- More than 2,200 immigration detainees released due to budget cuts
- Official says those released do not pose "significant public safety threat"
- Immigration Customs Enforcement budget cut by $300 million
The U.S. government has released more than 2,200 illegal immigrants from detention facilities due to forced spending cuts that have impacted the operations of federal agencies across the board.
John Morton, director of Immigration and Customs Enforcement, told the House Appropriations Committee on Thursday that those who have been released do not pose a "significant threat to public safety" and continue to be monitored.
Morton said his budget has been cut by 5% or $300 million as a result of the congressionally-mandated cuts that took effect March 1 and are known as sequester.
"While much has been made of ICE's recent reduction in detention levels, the truth is the reduction was a direct result of ICE's efforts to stay within its budget in light of the continuing resolution and the possibility, now reality, of sequester," he said.
The agency has funding to hold approximately 34,000 illegal immigrants in 250 facilities, Morton said, adding that the decision was made to release detainees rather than furlough officers.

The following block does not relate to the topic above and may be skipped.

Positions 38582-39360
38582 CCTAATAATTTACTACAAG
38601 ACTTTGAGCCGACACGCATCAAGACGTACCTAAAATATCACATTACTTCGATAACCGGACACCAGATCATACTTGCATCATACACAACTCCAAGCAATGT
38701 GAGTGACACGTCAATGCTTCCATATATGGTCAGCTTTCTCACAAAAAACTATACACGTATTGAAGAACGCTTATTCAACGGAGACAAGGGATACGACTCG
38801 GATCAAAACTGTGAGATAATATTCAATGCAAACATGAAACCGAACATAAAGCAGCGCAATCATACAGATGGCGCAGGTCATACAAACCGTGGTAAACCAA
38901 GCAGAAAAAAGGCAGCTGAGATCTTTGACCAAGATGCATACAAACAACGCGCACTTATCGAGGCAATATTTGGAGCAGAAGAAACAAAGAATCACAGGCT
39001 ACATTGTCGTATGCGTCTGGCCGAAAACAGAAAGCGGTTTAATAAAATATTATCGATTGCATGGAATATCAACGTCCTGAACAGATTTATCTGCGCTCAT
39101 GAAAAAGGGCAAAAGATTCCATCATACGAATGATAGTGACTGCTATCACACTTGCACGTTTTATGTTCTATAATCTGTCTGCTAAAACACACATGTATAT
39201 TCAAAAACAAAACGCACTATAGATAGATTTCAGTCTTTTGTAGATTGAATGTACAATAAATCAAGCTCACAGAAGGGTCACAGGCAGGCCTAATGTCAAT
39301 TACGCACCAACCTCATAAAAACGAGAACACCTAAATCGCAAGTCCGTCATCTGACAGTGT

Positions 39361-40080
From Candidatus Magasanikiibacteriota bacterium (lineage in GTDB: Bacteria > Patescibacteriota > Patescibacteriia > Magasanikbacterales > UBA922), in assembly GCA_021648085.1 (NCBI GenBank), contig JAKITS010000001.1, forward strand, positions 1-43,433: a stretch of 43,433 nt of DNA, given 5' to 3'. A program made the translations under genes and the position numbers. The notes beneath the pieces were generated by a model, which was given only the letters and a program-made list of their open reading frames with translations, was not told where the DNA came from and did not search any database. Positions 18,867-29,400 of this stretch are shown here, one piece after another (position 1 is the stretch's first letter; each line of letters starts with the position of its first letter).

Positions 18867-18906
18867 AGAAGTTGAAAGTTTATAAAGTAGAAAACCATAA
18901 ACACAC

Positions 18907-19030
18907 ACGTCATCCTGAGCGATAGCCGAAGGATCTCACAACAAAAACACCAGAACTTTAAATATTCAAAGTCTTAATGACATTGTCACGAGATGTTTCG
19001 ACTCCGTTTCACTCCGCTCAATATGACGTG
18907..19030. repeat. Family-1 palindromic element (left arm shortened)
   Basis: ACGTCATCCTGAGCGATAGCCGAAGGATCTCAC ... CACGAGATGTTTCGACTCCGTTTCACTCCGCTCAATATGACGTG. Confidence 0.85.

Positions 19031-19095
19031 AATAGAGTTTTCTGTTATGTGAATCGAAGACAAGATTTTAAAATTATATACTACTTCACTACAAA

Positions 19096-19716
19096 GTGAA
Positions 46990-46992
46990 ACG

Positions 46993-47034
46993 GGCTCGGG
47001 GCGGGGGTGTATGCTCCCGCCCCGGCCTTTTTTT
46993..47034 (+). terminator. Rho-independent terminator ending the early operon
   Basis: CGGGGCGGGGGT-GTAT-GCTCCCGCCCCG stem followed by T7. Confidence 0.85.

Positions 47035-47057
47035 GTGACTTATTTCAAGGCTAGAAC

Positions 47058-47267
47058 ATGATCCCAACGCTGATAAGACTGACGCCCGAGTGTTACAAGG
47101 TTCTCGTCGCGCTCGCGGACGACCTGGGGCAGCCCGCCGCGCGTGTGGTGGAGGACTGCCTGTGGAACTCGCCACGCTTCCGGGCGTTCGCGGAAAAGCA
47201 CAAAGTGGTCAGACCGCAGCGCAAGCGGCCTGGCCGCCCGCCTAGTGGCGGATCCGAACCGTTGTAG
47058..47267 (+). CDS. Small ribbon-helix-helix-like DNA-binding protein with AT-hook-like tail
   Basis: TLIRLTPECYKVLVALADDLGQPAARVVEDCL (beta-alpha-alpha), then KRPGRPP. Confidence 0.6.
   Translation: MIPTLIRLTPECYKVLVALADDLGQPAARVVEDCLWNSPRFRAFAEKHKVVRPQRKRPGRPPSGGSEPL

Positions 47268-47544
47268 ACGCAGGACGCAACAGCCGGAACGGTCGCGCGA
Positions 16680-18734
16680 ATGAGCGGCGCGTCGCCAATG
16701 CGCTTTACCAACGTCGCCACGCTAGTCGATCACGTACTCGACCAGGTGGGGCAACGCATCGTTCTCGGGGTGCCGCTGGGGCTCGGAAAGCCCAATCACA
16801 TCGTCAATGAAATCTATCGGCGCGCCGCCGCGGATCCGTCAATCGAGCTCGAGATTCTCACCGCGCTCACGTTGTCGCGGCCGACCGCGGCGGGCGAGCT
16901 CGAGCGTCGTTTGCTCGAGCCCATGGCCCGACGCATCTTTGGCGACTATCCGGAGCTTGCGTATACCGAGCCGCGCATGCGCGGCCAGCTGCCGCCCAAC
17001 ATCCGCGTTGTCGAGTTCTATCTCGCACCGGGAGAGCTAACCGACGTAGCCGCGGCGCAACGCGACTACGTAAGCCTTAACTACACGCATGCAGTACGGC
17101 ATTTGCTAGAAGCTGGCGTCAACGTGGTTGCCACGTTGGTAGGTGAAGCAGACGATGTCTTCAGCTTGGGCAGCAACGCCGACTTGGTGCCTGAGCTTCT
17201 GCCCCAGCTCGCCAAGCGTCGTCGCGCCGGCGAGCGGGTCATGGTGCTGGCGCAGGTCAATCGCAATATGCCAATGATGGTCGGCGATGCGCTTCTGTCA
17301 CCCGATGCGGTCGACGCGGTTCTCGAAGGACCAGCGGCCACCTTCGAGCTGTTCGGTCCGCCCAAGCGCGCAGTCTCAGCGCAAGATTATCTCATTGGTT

Republicans have criticized the decision and some allege the Obama administration is playing politics with efforts to overhaul U.S. immigration policy -- a priority of both parties, but viewed by some as a more pressing political concern for Republicans.
"I am deeply concerned that at a time of comprehensive immigration reform, the optics of this are just terrible," said Rep. Charles Dent of Pennsylvania.
"This looks like it might have been an attempt to undermine comprehensive immigration reform. ... This should have been handled in a much better way. I am disappointed we are having this discussion," Dent said.
The $85 billion sequester amounts to roughly 9% for a broad range of non-defense programs and 13% for the Pentagon over the rest of the fiscal year, which ends on September 30.
Federal agencies have announced furloughs and other steps to meet the new budget targets.